Questions and AnswersVideosLinksBook Reviews
Related Topics

Cancer
Men's Health
Women's Health

Daily U.S. Coronavirus Case Count Tops 160,000, Fueled by Small Gatherings

HealthDay News
by By Ernie Mundell and Robin Foster HealthDay Reporters
Updated: Nov 13th 2020

new article illustration

FRIDAY, Nov. 13, 2020 (HealthDay News) – More than 160,000 new coronavirus cases were reported in the United States on Thursday, yet another record-shattering tally that public health officials say is being driven largely by small gatherings such as dinner parties, game nights and sleepovers.

Earlier clusters were linked to nursing homes and crowded nightclubs, but experts pin this latest surge on pandemic fatigue and a widening of social bubbles, the Washington Post reported. That kind of spread is particularly tough to police or track, and it will likely get worse as the holidays near and the weather turns cold, experts added.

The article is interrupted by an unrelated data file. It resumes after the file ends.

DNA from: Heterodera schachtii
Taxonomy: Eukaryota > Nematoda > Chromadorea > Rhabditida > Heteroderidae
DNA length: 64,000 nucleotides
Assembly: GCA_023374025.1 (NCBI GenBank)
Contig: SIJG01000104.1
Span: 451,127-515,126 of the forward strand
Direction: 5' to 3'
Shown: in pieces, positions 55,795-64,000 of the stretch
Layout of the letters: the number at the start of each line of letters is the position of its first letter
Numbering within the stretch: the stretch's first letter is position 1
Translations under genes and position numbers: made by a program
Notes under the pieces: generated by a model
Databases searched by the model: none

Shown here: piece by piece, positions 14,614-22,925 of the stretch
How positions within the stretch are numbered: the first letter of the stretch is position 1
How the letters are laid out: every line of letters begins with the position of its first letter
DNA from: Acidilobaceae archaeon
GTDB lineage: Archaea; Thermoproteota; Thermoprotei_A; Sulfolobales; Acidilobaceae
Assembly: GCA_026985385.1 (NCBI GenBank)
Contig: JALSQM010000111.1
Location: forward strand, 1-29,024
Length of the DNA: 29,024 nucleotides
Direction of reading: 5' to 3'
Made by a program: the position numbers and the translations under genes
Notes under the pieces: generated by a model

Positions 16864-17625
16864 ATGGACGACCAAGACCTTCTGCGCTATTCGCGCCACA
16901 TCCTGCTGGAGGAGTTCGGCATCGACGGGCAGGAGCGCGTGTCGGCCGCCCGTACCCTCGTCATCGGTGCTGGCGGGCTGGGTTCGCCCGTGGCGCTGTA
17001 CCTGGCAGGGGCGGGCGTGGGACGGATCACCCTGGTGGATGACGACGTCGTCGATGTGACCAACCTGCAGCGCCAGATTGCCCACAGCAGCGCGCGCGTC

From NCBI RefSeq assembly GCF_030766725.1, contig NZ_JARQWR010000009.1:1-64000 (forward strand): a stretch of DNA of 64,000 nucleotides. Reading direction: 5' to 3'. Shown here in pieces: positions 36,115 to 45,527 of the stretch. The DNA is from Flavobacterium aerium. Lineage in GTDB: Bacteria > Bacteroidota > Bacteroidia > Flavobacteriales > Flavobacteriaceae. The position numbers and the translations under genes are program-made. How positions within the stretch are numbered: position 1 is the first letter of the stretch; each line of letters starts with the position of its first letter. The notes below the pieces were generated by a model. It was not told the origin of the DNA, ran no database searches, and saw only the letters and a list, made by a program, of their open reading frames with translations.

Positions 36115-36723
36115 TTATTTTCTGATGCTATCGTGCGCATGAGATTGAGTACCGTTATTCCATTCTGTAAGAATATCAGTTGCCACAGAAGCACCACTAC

As a result, the pandemic has risen to crisis levels in much of the nation, especially the Midwest, The New York Times reported. More than 100,000 coronavirus cases have been announced nationwide every day since Nov. 4, and six of the last nine days have broken the previous record, the newspaper said. Hospitalizations also set a record on Thursday, climbing to 67,096. It was the third straight day of record numbers, and the figure has doubled in just five weeks, the newspaper reported. Deaths are also climbing, with more than 1,000 on average each day.

Case numbers are surging in 46 states and holding steady in four, the Times reported. Thirty-one states -- from Alaska and Idaho in the West to Connecticut and New Hampshire in the East -- added more cases in the seven-day period ending Wednesday than in any other week of the pandemic.

The outlook is particularly bleak in the Great Lakes region: Pennsylvania, Indiana and Minnesota all exceeded their previous single-day records on Thursday by more than 1,000 cases, the Times said.

Ohio has also seen hospitalizations soar to record levels, while Wisconsin surpassed 300,000 known cases this week, an increase of more than 130,000 in just a month. "Covid-19 is everywhere in our state: It is bad everywhere, and it is getting worse everywhere," said Julie Willems Van Dijk, deputy secretary of the Wisconsin Department of Health Services, told the Times.